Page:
About the Natalia Goncharova Retrospective at Tate Modern

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Natalia Goncharova was a Russian painter and London’s Tate Modern gallery displays some of her best works of art at an exhibition. Note that the exhibition opens with a Gauguin-influenced portrait named “Peasant Woman from Tula Province”. Through the artworks, the show effortlessly communicates some complex yet still-resonant ideas with the spectators such as the identity, assimilation, battles between national and global, and the boundaries of conceptual strategies.

A Retrospective Devoted to an Astute and a Receptive Synthesiser

Goncharova was the first ever Russian painter to blend modern flatness, simplicity of form and bold outline with local references. One of her popular religiously-themed and four-part work, “The Evangelists” blends together a modernist manner and the hieratic icons’ style with the rhythmic and straightforward evocative of Russian textiles. On the other hand, her “still life” paintings hint at folk media.

A patchy narrative series of the artist from the 1908 to 1912 period depicts peasant life, which was a subject of obsession for Russian artists and writers since the times of Tolstoy and IlyaRepin. At its artistic best, you can see a series of works that cross Pablo Picasso’s Geometrisation, lubok” woodcuts, and the archaic Scythian sculpture. Note that these details are well-portrayed in the chiseled mask-like faces of Goncharova’s “Peasants Picking Apples”.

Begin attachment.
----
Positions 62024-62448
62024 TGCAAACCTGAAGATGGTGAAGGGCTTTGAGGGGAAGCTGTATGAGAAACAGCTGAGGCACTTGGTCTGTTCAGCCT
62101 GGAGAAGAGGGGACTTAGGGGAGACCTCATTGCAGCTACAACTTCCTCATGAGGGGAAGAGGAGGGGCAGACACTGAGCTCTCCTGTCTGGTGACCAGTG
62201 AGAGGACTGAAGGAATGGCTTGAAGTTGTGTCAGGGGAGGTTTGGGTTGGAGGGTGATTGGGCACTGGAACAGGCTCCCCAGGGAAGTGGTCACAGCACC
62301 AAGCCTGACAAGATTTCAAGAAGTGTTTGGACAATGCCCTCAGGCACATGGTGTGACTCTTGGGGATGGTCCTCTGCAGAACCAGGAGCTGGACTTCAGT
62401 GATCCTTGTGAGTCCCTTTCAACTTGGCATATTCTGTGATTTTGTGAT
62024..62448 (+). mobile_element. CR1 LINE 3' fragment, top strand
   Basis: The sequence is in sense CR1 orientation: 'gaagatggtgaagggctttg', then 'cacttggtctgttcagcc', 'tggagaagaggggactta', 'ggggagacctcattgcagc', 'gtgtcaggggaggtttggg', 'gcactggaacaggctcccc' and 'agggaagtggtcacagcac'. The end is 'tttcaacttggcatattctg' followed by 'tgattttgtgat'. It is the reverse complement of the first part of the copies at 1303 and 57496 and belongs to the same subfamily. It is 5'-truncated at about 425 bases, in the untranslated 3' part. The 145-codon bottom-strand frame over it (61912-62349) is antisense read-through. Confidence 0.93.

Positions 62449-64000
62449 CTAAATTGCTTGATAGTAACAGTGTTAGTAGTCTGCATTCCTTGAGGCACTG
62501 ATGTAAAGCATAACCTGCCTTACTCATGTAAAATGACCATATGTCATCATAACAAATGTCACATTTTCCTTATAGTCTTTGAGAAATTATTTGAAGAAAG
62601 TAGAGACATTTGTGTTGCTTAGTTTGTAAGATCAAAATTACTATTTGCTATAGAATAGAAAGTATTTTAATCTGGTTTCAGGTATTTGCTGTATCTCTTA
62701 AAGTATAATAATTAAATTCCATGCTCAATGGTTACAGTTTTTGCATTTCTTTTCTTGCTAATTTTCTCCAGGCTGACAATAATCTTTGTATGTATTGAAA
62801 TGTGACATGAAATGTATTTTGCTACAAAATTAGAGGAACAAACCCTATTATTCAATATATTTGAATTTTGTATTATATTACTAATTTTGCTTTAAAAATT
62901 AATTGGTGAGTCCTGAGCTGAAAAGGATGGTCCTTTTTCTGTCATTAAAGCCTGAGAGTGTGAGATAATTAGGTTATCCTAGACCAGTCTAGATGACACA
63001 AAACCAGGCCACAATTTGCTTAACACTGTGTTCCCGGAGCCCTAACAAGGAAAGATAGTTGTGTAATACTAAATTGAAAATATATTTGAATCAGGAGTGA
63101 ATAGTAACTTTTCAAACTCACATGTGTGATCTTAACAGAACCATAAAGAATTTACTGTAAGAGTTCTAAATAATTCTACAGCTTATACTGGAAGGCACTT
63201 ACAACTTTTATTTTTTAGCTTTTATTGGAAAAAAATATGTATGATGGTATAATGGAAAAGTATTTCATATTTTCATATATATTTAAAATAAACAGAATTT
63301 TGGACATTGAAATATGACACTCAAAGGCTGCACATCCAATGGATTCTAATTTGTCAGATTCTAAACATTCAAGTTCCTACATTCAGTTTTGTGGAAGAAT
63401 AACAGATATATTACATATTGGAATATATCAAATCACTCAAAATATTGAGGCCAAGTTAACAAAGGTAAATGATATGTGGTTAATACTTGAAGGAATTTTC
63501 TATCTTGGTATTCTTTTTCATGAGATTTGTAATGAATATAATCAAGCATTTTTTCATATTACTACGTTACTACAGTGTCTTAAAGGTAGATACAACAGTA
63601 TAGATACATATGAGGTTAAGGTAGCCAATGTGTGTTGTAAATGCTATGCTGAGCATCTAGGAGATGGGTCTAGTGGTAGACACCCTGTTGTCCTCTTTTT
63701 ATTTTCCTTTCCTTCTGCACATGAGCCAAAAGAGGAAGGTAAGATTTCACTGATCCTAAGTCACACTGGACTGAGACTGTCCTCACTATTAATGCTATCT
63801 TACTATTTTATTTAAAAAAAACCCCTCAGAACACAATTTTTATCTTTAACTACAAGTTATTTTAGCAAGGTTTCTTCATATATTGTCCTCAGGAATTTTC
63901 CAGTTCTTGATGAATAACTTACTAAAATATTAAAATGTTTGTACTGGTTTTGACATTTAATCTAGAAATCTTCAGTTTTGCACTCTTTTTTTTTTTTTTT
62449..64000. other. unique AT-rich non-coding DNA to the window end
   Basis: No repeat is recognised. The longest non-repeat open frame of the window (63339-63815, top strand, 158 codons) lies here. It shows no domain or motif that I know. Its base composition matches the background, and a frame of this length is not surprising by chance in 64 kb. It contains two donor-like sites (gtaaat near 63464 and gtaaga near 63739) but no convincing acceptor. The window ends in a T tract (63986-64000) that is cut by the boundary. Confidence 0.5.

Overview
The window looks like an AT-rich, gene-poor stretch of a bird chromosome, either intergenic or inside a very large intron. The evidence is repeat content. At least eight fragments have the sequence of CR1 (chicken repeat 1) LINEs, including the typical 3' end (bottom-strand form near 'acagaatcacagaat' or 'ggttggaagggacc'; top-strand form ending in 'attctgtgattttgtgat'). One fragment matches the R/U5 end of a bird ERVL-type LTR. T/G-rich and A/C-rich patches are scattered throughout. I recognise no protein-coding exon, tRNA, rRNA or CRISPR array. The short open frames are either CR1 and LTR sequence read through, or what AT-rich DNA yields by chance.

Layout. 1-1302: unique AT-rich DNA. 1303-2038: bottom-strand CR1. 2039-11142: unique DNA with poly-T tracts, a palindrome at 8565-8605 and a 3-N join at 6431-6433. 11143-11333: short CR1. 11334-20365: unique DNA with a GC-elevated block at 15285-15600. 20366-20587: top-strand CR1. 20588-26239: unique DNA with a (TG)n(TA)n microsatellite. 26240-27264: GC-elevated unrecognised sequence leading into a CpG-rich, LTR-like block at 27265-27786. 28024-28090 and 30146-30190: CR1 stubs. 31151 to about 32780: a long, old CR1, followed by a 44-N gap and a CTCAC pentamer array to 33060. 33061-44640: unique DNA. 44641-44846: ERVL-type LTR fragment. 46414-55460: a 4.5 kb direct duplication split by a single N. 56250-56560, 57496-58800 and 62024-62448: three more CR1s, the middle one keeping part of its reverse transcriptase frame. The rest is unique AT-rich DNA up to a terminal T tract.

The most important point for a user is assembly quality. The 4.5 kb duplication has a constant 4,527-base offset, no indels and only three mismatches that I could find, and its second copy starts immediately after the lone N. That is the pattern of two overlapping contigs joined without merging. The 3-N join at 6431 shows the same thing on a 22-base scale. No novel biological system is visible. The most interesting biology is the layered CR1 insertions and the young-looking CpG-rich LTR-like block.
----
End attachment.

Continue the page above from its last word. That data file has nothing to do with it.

A prewar Viennese critic noted, “A very short while ago it was a saying that if one scratched a Russian, one discovered a barbarian. Now . . . in this barbarian we find a great artistic advantage . . . The barbarian embraces with the most elegant of modernists and each complete the other.”

As some people think, Natalia Goncharova was not a barbarian, but an astute manipulator of identities. She was born in Tula to a rich family, linked to Pushkin, and was a cosmopolitan intellectual, whose role in the history of art was small yet notable.

Her works after the Russian Revolution of 1917 is negligible, and the Tate Modern exhibits only four examples. Overall, she can be defined as an artist, who is not exposed to foreign travel. Hailing from working-class backgrounds, Goncharova took the Russian avant-garde to its conclusion, i.e., to abstraction and back during the 1930s. By this period, nationalism in fine art was already a terrifying force. In Paris city, Goncharova continued her artistic journey as a theater designer through the 1920s and ’30s.

Concluding this exhibition and looking back to the opening portrait in a poignant way, you can see the flamboyant drawing on provincial clothing that demonstrates Goncharova’s flair for ornamentation. You can find even more details about the life and work of Goncharova when on your private tour of Tate Modern. It is to be noted that the exhibition runs through September 08, 2019.

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